Tired of the stifling Pearl pub, I set out one night to find the American Club, which supposedly had a proper bar and would admit credentialed US correspondents. I flagged down a rickshaw and climbed into the back, and we lurched into traffic. The driver, a hook-nosed Afghan in a traditional white cap and vest, began to sing. Ten minutes later, he was still singing. Twenty minutes later, he continued spinning off verses, one after another, mournful, beautiful, and numberless. I started my tape recorder.
When we arrived at the American Club, an officious Pakistani guard at the entrance told me I couldn’t come in because I didn’t have embassy security clearance. At that moment, a corpulent, pink-skinned man in a polo shirt walked into the bar, stopping briefly to look me up and down. Suddenly, I realized I would much rather listen to the singing taxi driver than join a table full of American consular officers. I ran out to catch the musical cabbie before he left. On the way back to the PC, I recorded another 20 minutes of his soulful singing.
The next day I played the tape for Hasan and asked him what the words meant. He told me it was a tappa, an improvisational Afghan folk song sung in Pashto, the language of the Pashtuns. "All Pashtuns are poets," Hasan said, enjoying the tape as much as I was. "The driver is singing to an imaginary girl: ‘I am from Kandahar, and I love you. Let us go out together hand in hand. If our love succeeds, then we will live together forever. But if we die, we will be together in death forever.’"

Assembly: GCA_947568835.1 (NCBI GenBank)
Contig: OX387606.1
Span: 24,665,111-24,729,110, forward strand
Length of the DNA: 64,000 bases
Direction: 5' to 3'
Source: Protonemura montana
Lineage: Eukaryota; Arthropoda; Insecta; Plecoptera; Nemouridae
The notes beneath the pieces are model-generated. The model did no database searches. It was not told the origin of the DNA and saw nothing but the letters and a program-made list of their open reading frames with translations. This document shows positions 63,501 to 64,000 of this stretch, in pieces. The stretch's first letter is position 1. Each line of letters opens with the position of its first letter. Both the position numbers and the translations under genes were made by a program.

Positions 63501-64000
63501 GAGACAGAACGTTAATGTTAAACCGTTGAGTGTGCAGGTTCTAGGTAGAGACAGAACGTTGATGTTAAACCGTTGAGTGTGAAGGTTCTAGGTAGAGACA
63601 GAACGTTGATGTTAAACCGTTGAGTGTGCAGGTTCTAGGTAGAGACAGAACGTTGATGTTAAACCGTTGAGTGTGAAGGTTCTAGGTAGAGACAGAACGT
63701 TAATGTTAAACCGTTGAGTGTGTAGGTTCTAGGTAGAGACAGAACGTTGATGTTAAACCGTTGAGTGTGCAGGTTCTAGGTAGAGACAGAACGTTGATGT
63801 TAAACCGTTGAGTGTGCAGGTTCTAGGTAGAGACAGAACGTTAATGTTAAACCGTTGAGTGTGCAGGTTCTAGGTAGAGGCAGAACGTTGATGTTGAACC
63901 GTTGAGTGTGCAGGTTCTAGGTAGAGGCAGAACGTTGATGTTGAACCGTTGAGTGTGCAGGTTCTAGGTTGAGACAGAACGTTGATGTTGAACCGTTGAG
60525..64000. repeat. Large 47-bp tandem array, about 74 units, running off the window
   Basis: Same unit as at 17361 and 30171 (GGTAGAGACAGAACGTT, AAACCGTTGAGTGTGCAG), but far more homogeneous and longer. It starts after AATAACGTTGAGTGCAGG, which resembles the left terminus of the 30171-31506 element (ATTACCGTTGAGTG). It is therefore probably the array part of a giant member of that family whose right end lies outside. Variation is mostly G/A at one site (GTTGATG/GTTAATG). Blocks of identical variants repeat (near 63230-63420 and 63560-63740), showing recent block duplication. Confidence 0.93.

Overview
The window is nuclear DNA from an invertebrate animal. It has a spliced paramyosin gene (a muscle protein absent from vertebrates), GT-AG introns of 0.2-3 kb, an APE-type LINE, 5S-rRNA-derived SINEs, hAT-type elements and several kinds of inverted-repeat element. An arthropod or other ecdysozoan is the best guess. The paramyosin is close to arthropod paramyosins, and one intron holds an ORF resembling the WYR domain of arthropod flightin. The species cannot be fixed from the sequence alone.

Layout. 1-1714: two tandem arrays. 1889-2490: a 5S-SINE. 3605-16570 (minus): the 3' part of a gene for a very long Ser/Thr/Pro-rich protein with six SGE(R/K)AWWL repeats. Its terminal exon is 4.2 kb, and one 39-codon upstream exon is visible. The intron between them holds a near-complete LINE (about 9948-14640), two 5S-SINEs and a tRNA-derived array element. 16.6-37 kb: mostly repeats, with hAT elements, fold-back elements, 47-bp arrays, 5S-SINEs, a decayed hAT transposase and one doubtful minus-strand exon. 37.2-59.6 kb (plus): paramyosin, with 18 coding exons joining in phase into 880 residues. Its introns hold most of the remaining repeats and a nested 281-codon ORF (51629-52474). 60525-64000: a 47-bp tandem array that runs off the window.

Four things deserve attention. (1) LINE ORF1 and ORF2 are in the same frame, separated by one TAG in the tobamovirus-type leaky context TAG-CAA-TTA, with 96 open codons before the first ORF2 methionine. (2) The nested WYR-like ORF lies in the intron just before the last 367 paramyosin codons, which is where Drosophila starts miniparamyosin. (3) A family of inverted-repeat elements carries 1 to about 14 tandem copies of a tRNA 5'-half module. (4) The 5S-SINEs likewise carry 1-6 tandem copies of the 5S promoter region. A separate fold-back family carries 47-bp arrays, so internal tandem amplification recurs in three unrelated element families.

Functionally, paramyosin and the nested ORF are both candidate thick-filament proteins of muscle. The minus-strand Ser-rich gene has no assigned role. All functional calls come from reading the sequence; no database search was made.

The lovers’ death was a reference to the Pashtun practice of honor killings. Under the code of Pashtunwali, a man and a woman who have a love affair or even marry outside of an arranged marriage must both be slain. In practice, it is usually the woman who is murdered in cold blood.
Human rights organizations estimate that every year, hundreds of Pakistani women are victims of honor killings. The Pakistani government publicly condemns honor killings, but in practice, the crimes are seldom investigated or solved. The barbarous practice has spread to Jordan, Yemen, Lebanon, Egypt, Morocco, Turkey, the West Bank, and India; but it remains particularly entrenched in the Pashtun homelands of western Pakistan and eastern Afghanistan.
In Peshawar, the capital of Northwest Frontier Province, the most prominent feminist was Musarrat Hilali, the local director of the Human Rights Commission of Pakistan. Not being Pashtun herself, she dared to wear lipstick and a flowered hijab and sit with me — a man not her relative — in a hotel lobby. "Mr. Burnett, you don’t have to go to Kabul to find the Taliban," she began. "The Taliban are living all around us."